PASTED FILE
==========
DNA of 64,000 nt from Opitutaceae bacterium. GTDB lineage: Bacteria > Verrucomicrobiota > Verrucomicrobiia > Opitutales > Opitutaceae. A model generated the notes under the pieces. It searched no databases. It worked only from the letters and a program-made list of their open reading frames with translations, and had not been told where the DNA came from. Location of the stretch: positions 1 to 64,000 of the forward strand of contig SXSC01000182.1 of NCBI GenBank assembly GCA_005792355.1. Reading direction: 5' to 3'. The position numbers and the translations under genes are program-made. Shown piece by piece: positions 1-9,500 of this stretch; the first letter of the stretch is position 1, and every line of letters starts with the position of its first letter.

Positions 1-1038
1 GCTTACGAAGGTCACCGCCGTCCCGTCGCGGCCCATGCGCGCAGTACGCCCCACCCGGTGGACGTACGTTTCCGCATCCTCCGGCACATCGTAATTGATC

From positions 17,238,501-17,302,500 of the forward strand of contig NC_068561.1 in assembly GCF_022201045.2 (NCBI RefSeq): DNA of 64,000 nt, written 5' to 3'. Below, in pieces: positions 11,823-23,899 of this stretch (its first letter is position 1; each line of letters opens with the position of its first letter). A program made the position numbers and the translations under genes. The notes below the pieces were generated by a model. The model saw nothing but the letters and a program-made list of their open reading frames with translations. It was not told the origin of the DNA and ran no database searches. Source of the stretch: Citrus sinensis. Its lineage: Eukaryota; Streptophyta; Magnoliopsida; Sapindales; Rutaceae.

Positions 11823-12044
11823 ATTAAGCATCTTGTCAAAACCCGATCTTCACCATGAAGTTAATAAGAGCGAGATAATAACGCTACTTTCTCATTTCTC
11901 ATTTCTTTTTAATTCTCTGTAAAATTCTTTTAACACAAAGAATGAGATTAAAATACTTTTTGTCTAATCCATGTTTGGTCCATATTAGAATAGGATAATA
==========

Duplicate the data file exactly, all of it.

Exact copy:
DNA of 64,000 nt from Opitutaceae bacterium. GTDB lineage: Bacteria > Verrucomicrobiota > Verrucomicrobiia > Opitutales > Opitutaceae. A model generated the notes under the pieces. It searched no databases. It worked only from the letters and a program-made list of their open reading frames with translations, and had not been told where the DNA came from. Location of the stretch: positions 1 to 64,000 of the forward strand of contig SXSC01000182.1 of NCBI GenBank assembly GCA_005792355.1. Reading direction: 5' to 3'. The position numbers and the translations under genes are program-made. Shown piece by piece: positions 1-9,500 of this stretch; the first letter of the stretch is position 1, and every line of letters starts with the position of its first letter.

Positions 1-1038
1 GCTTACGAAGGTCACCGCCGTCCCGTCGCGGCCCATGCGCGCAGTACGCCCCACCCGGTGGACGTACGTTTCCGCATCCTCCGGCACATCGTAATTGATC

From positions 17,238,501-17,302,500 of the forward strand of contig NC_068561.1 in assembly GCF_022201045.2 (NCBI RefSeq): DNA of 64,000 nt, written 5' to 3'. Below, in pieces: positions 11,823-23,899 of this stretch (its first letter is position 1; each line of letters opens with the position of its first letter). A program made the position numbers and the translations under genes. The notes below the pieces were generated by a model. The model saw nothing but the letters and a program-made list of their open reading frames with translations. It was not told the origin of the DNA and ran no database searches. Source of the stretch: Citrus sinensis. Its lineage: Eukaryota; Streptophyta; Magnoliopsida; Sapindales; Rutaceae.

Positions 11823-12044
11823 ATTAAGCATCTTGTCAAAACCCGATCTTCACCATGAAGTTAATAAGAGCGAGATAATAACGCTACTTTCTCATTTCTC
11901 ATTTCTTTTTAATTCTCTGTAAAATTCTTTTAACACAAAGAATGAGATTAAAATACTTTTTGTCTAATCCATGTTTGGTCCATATTAGAATAGGATAATA